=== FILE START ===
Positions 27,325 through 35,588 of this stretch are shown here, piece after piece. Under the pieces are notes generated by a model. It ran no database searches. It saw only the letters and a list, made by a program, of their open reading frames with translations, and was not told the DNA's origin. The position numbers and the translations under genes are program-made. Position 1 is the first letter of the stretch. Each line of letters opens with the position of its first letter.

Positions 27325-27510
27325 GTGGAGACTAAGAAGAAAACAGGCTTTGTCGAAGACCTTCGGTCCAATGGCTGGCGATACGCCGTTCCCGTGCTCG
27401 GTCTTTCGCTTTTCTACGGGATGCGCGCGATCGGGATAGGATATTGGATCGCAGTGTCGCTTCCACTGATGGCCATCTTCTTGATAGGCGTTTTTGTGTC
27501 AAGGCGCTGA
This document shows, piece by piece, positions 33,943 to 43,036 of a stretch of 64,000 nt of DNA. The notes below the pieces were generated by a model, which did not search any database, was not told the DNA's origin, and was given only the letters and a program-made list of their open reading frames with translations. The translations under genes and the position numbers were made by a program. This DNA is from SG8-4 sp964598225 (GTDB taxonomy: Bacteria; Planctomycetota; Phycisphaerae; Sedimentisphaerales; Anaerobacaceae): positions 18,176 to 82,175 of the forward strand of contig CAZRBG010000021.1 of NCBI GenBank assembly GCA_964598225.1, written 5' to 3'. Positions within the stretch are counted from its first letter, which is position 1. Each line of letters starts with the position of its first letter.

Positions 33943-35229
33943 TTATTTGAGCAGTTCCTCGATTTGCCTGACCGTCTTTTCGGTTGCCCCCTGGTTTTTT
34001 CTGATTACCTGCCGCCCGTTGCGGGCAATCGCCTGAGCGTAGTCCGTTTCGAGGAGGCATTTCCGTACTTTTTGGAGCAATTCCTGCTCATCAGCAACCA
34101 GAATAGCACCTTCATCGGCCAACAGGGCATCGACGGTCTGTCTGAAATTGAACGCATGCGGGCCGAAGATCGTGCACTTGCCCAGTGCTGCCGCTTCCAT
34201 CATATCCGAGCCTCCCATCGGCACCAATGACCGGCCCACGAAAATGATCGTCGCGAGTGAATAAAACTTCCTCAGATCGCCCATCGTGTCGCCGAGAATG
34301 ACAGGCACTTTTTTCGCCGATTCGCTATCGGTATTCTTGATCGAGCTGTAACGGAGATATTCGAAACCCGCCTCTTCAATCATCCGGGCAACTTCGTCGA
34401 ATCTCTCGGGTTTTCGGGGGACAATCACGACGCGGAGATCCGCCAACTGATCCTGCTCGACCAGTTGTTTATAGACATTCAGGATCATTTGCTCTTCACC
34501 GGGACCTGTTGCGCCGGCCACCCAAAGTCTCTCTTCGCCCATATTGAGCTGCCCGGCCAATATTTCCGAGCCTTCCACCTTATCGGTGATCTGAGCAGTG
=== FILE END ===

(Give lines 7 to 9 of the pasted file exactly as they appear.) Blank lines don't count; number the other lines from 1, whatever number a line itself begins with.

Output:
Positions 33943-35229
33943 TTATTTGAGCAGTTCCTCGATTTGCCTGACCGTCTTTTCGGTTGCCCCCTGGTTTTTT
34001 CTGATTACCTGCCGCCCGTTGCGGGCAATCGCCTGAGCGTAGTCCGTTTCGAGGAGGCATTTCCGTACTTTTTGGAGCAATTCCTGCTCATCAGCAACCA